How to remove the arrows from input[type="number"] in Opera


This question already has an answer here:


I've been using some simple CSS and it seems to remove them and work fine.

input[type=number]::-webkit-outer-spin-button { 
    -webkit-appearance: none;
    -moz-appearance: none;
    appearance: none;
    margin: 0; 
<input type="number" step="0.01"/>

Those arrows are part of the Shadow DOM, which are basically DOM elements on your page which are hidden from you. If you're new to the idea, a good introductory read can be found here.

For the most part, the Shadow DOM saves us time and is good. But there are instances, like this question, where you want to modify it.

You can modify these in Webkit now with the right selectors, but this is still in the early stages of development. The Shadow DOM itself has no unified selectors yet, so the webkit selectors are proprietary (and it isn't just a matter of appending -webkit, like in other cases).

Because of this, it seems likely that Opera just hasn't gotten around to adding this yet. Finding resources about Opera Shadow DOM modifications is tough, though. A few unreliable internet sources I've found all say or suggest that Opera doesn't currently support Shadow DOM manipulation.

I spent a bit of time looking through the Opera website to see if there'd be any mention of it, along with trying to find them in Dragonfly...neither search had any luck. Because of the silence on this issue, and the developing nature of the Shadow DOM + Shadow DOM manipulation, it seems to be a safe conclusion that you just can't do it in Opera, at least for now.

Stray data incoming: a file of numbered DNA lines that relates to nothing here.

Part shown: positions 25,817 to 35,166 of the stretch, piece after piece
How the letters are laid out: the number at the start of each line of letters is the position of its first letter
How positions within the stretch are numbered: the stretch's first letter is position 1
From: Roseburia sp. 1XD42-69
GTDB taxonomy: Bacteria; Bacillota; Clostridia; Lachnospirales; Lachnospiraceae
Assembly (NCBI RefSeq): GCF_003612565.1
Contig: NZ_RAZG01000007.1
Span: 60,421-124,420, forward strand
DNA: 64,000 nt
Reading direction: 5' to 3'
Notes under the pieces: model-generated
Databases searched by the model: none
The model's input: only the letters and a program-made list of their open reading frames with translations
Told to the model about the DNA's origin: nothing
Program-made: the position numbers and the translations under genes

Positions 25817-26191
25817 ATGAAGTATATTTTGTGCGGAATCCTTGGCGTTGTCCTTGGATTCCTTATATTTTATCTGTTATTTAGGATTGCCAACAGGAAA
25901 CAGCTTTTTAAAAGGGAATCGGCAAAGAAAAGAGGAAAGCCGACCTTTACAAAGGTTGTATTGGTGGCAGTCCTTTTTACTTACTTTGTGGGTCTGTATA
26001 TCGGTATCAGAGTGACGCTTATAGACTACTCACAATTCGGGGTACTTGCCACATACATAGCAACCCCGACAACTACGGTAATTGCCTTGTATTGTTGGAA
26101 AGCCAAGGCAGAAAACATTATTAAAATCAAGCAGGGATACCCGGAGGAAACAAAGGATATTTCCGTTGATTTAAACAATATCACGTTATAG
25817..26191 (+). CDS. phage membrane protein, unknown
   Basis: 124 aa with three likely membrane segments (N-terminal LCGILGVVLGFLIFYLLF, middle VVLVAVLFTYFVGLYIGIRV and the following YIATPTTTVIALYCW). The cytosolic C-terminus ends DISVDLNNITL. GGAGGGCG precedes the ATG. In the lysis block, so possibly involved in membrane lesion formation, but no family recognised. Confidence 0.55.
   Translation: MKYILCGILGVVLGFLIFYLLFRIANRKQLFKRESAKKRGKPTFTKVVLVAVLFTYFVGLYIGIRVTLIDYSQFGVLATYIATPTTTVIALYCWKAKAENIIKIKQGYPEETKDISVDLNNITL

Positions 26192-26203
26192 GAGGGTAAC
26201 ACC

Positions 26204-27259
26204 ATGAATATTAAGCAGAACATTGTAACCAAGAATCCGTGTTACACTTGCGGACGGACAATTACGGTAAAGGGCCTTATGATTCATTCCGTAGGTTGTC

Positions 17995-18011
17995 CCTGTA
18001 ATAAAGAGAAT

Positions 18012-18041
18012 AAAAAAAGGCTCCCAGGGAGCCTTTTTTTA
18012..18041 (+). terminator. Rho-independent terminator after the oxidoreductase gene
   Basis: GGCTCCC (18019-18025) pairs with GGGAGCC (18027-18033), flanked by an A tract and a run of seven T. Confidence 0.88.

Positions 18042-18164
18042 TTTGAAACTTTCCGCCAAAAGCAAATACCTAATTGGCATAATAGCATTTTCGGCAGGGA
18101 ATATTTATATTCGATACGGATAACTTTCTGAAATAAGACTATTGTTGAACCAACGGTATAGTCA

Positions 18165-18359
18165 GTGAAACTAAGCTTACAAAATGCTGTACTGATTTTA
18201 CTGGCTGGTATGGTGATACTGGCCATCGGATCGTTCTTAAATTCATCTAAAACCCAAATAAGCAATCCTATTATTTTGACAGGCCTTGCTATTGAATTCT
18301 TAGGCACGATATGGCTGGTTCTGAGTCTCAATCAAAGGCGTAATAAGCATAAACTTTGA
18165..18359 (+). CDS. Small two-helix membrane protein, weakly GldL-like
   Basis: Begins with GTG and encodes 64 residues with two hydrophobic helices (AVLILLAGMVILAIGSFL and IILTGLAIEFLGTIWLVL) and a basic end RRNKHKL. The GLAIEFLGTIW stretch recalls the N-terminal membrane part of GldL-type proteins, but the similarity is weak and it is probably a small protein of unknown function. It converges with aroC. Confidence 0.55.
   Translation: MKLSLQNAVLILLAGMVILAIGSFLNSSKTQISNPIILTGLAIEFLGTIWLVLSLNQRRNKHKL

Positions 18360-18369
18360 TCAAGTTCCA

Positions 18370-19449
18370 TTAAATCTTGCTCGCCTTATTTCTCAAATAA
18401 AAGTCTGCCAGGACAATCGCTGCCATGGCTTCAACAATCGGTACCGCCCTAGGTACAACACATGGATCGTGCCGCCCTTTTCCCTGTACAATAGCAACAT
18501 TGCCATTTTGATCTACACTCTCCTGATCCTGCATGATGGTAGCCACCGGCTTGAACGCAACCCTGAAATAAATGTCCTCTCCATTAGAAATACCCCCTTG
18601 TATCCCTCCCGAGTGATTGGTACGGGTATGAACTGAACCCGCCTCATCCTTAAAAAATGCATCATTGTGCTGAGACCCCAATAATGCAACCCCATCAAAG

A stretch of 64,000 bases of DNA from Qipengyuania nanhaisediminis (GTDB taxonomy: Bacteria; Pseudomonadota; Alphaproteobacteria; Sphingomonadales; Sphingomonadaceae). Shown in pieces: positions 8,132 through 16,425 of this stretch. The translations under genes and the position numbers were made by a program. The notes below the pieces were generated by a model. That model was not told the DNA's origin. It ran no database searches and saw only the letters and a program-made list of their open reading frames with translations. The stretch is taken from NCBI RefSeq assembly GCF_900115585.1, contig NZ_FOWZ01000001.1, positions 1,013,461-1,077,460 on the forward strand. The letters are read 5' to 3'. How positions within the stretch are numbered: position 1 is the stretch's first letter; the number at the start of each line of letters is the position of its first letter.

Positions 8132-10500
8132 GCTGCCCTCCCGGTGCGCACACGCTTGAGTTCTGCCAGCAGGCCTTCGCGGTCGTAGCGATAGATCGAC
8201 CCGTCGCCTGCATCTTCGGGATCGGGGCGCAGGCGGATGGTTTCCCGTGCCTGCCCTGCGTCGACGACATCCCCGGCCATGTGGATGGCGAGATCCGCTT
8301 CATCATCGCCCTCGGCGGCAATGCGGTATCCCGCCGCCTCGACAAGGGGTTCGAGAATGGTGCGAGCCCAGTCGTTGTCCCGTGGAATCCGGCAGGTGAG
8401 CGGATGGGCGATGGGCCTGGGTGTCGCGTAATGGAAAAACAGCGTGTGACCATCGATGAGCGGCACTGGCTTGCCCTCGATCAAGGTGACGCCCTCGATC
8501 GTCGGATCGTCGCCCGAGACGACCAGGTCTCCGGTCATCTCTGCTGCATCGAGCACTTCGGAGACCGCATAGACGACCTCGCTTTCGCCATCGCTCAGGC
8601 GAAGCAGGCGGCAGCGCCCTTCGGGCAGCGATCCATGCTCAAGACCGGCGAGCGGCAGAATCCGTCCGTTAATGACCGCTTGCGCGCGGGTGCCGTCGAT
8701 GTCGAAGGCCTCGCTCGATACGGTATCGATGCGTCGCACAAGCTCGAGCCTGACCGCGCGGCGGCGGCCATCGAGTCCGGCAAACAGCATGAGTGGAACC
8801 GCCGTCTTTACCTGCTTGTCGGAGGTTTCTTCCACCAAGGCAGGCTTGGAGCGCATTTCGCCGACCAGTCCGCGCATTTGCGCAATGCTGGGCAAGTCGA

There is no way.

This question is basically a duplicate of Is there a way to hide the new HTML5 spinbox controls shown in Google Chrome & Opera? but maybe not a full duplicate, since the motivation is given.

If the purpose is “browser's awareness of the content being purely numeric”, then you need to consider what that would really mean. The arrows, or spinners, are part of making numeric input more comfortable in some cases. Another part is checking that the content is a valid number, and on browsers that support HTML5 input enhancements, you might be able to do that using the pattern attribute. That attribute may also affect a third input feature, namely the type of virtual keyboard that may appear.

For example, if the input should be exactly five digits (like postal numbers might be, in some countries), then <input type="text" pattern="[0-9]{5}"> could be adequate. It is of course implementation-dependent how it will be handled.

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